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Landfill focus of Brink Forest Products’ court case against BCR Properties

Brink Forest Products’ half-constructed sawmill in the BCR Industrial Site. Bill Phillips photo

BY BILL PHILLIPS

bill@pgdailynews.ca

BCR Properties was under no obligation to disclose that a piece of property it was about to lease to a local business had a landfill on it.

That’s the assertion of the Crown agency’s lawyer Tom Moran, who was arguing against amending a civil suit, brought forward by Brink Forest Products, in a Prince George courtroom Wednesday.

“BCR Properties doesn’t make representation, ever, when it disposes property,” he said, adding the lease-to-purchase agreement was for the property “as is” and that BCR Properties urged Brink Forest Products owner, John Brink, to do his own “due diligence” on the site.

The issue goes back to 2005 when Brink Forest Products leased 100 acres in the BCR Industrial site with an option to purchase after three years. Brink planned to build a sawmill and consolidate its River Road finger-joint plant on the site. In 2008, with the sawmill half-built but waiting for subdivision approval so Brink could purchase the land, a 22-acre landfill, in places 30 feet deep, was discovered on the site.

It had been covered over, contoured, and replanted. Brink and BCR Properties seem to agree on the fact that the presence of the landfill was not disclosed. Brink is alleging civil fraud, in a case that goes back to 2013. Five weeks had been set aside for a trial earlier this year, however Brink changed lawyers in November and his new lawyer, Jon Duncan, amended the original claim to include civil fraud. That prompted Wednesday’s hearing, which will determine whether the amendments should be allowed.

“Failure to disclose a latent defect that renders the property unusable is an act of fraudulent misrepresentation,” Duncan argued before B.C. Supreme Court Justice Marguerite Church.

Duncan also stated that the landfill, located in the middle of the 100-acre parcel of land, contained toxic and non-biodegradable material.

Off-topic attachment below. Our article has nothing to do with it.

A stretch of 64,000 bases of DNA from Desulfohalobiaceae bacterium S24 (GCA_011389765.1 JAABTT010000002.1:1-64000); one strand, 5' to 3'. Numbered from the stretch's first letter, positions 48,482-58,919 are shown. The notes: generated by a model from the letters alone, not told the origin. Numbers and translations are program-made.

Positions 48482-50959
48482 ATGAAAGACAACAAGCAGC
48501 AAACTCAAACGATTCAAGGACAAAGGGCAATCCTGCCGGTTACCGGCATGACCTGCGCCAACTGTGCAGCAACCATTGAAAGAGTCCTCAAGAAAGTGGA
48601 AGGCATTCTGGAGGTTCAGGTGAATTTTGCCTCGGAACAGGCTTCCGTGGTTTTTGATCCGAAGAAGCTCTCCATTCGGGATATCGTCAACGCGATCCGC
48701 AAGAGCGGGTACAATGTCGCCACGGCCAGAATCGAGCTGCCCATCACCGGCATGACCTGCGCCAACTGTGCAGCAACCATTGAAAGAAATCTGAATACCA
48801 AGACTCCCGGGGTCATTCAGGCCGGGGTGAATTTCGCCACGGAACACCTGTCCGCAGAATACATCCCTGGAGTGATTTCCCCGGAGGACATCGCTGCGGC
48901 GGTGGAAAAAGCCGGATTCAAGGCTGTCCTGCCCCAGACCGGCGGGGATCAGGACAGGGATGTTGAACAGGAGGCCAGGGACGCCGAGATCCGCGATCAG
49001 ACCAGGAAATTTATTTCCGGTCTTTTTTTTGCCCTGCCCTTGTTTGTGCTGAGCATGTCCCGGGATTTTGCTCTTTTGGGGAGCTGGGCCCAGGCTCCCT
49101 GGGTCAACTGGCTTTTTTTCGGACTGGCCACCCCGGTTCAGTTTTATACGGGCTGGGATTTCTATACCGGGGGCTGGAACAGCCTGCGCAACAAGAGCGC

“BCR Properties was aware of the landfill and that Brink couldn’t build on it (at the time the lease was signed),” Duncan said.

He said Brink spent $10 million pouring the foundation for the new mill and erecting the superstructure.

Moran said it was BCR Properties’ practice not to make any representations as to the conditions of property it sells.

The two parties have been before the courts several times over the past few years. In April 2009, Brink’s option to purchase the property had expired, even though he continued to lease the land. He alleged that BCR Properties had breached the option to purchase because it had failed to get the property appraised, which would have determined a purchase price.

An appraiser had looked at the property but was stymied because he was required to use environmental reports from both Brink and BCR Properties which Moran argued were “diametrically opposed,” with BCR’s environmental report suggesting there was no need to remove the landfill and Brink’s determining there was, at a cost of about $14.5 million.

Brink then refused a request from BCR for another appraiser and another environmental consultant to examine the property.

In 2011, BCR Properties petitioned the courts for a ruling, arguing the terms of the option to purchase allowed the appraiser to retain an environmental consultant and perform a site investigation, and that Brink was required to pay the costs of the environmental consultant if he purchased the property.

Justice Laura Gerow, given that Brink has refused another appraiser, ruled in favour of BCR Properties.

Moran argued Wednesday that Brink is trying now to re-litigate that case. There is a limitation period of six years to bring such a matter back to court which Moran argued has expired. However, part of Duncan’s amendments to the civil case that was that limitation period should start in 2012 when Brink obtained information from the city of Prince George and the Ministry of Environment, through Freedom of Information requests, regarding the delay in subdividing the land.

“John Brink (in an affidavit) says facts pertinent to this case did not come into his possession until 2012,” said Duncan. “(The year) 2012 is the day of discovery.”

Duncan also pointed out that information obtained in 2012 came from third parties, not BCR Properties.

“Yes there was document production,” countered Moran. “But it didn’t bring forward evidence (to support Brink’s claim) … The limitation period has long expired.”

Moran pointed out that the matter has been before the courts long enough.

“At some point this has to end,” he said. “Our client has had to defend this, in multiple forms, for eight years. This is the third amendment in these proceedings.”

Justice Church said the two sides “have given her lots to consider” and she will issue a written ruling, but did not say when that would be. No date has been set for the trial either.

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